Authors: Stella Whitelaw
Jackie Harvey, good friend and writer,
and her wonderful wasp
Many thanks to Fred Lindop, organiser of the famous Swanage Jazz Festival, and all his stewards. So much kindness and help as well as gorgeous music.
And thanks to Swanage library staff, Worthing library staff and Oxted library staff. What would I do without you?
Also thanks to Dr David Thomas for his invaluable medical details.
Lastly, thanks to several retired police officers who put me right.
Any mistakes are entirely mine but writing this book has been an absolute joy.
o tell the truth, I’d never given it a thought. I’d never been anywhere really high before. But now I stood on the open walkway, terrified, the key trembling in my hand. Perspiration broke out on my brow, knees shaking. I felt sick.
‘What have I done?’ I asked myself. ‘I’ve made a terrible mistake. This is vertigo. It’s awful.’
A nightmare lay ahead if I was going to get vertigo every time I tried to go along the open walkway to my new flat, in either direction. It was four floors up over a two-storey supermarket and restaurant. The drop was down onto a tarmac car park. One of those parking spaces was mine but I didn’t have a car yet to replace the burnt-out ladybird. Herring gulls swept by, showing off, squawking, indifferent to my predicament. Vertigo never bothered them.
My reflection in the smeary kitchen window was pale-faced and terrified. Even my wind-blown tawny hair had lost some of its fiery colour.
I clung to the door handle. It was cold and slippery. There was nothing else to hang on to. A north-easterly wind was blowing off the South Downs and it went straight through my jeans and sweater. I would freeze to death if I did not get my feet moving soon.
‘It’s all in the mind,’ I told myself. But it felt as if it was all in my stomach. I’d been staying in a Travelodge since I was turned out of my two bedsits. The adjoining bedsits had been my home
and refuge for half a dozen years. I loved them but the miserly landlord had decided he’d get more money if he let them as offices, so it was goodbye to Jordan Lacey’s unusual home. I’m still a private investigator and still owner of First Class Junk, my remarkable antique shop at the far end of Latching.
My few pieces of good furniture were in storage. Other belongings were about to be shunted from shop to new home in cardboard boxes and carrier bags. At least, that had been my initial plan.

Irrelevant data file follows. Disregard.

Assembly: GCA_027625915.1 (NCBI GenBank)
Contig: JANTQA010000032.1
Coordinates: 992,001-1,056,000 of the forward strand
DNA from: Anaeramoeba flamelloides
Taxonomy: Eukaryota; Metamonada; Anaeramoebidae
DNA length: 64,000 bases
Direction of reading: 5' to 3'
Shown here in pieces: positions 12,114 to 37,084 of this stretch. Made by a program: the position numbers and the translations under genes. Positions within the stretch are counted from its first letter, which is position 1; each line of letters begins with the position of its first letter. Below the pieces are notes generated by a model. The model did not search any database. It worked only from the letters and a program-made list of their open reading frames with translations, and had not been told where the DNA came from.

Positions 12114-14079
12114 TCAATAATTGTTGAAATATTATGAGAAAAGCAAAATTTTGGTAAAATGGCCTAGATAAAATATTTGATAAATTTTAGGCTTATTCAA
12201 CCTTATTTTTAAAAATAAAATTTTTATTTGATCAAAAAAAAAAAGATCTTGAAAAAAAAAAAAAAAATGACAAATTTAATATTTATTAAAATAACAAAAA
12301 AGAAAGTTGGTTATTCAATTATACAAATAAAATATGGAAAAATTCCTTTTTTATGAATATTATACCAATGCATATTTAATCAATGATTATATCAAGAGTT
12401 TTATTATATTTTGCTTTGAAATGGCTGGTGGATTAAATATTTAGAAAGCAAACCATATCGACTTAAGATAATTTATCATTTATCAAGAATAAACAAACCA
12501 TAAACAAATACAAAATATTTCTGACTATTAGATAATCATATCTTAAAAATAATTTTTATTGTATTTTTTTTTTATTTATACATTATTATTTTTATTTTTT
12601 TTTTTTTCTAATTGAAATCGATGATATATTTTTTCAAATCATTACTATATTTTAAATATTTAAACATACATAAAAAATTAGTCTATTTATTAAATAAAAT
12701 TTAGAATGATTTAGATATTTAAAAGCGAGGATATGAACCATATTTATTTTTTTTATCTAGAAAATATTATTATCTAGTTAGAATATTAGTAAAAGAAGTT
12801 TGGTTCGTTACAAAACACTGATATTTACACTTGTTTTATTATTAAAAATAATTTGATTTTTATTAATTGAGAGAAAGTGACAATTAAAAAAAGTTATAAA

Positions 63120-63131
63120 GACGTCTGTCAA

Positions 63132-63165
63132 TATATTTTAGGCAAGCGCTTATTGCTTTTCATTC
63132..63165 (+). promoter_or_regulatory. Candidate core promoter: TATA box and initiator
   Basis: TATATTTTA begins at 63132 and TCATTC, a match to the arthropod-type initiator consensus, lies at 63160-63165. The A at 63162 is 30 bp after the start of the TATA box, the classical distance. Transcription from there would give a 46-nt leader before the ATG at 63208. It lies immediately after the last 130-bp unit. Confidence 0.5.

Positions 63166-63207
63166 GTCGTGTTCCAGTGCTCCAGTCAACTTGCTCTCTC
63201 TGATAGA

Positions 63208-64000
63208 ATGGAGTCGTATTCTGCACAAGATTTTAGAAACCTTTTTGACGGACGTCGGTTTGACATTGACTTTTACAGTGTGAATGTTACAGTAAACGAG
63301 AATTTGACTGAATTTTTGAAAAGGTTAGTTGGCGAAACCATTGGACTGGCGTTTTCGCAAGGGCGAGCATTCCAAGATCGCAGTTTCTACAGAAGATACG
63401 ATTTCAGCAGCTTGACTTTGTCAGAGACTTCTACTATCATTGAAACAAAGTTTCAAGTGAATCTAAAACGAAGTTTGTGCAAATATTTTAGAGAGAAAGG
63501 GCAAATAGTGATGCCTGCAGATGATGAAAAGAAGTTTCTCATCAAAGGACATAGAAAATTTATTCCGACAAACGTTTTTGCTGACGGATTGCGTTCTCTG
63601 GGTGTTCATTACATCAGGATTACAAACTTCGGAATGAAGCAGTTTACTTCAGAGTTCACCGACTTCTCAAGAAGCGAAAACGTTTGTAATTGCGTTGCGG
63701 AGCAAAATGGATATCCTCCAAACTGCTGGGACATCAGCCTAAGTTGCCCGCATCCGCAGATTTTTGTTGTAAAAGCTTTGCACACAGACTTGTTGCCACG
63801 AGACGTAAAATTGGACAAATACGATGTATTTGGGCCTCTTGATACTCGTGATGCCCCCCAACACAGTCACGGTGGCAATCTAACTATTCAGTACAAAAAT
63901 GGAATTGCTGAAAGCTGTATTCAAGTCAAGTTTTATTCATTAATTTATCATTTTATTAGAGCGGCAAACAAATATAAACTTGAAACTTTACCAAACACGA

It had been a big mistake, viewing the flat on a wet and stormy day. The estate agent had kindly walked on my left-hand side, to protect his damp client from the rain. I did not even get a glimpse of the drop. It wasn’t there in the mist.
But the view from the sitting-room window had banished any uncertain thoughts. The fourth-floor flat faced the sea and I stood quite still, mesmerized by the diagonally crashing waves, the pounding surf, the cascading spray against the end of the pier. It was as if the whole world was being unrolled before me, a carpet of shimmering water. Not blue as on a calm summer’s day, but the coffee-brown froth of turbulent churned sand and debris.
I fell for the tempestuous view. I barely looked at the tiny bedroom and closets, also facing the sea, the miniscule kitchen and bathroom both at the back. The balcony seduced me with visions of long summer evenings ahead, sitting there with a glass of wine and a book, being civilized, watching the world go by. Living the F. Scott Fitzgerald life.
‘I’ll take it,’ I said, without a second thought.
‘Excellent,’ said the estate agent, smiling. ‘I’m sure you’ll be very happy here. I can see that you like the view.’
‘I love the sea.’
‘If you’d like to come back to the office and sign the agreement, give us your bank details. As it’s empty, you can move in straightaway.’
That decided me. I could move in straightaway. No more shunting between shop and Travelodge. I could hang up my few clothes in the built-in closet, make my own coffee in the proper
kitchen. The kitchen even had work surfaces, the kind you could wipe clean. Those bedsit kitchens didn’t have work surfaces. I had to chop salad on the draining board. This was going to be, oh, so like a normal person.
The estate agent politely escorted me along the walkway, again shielding me from the rain, to the lift at the far end. The lift took us down to street level, near the supermarket entrance.
‘Let’s hope the lift never breaks down,’ he joked. ‘It’s quite a climb.’
So I produced proof of identity, signed a six-month agreement, paid a deposit and the first month’s rent. It was a lot more than I had paid for the two bedsits but look what I was getting for the money. A proper kitchen with granite work surfaces and a wide window view of the South Downs, a bathroom on the same floor and a magnificent expanse of ocean. I would have paid that much just for being able to look at the sea any time of day or night.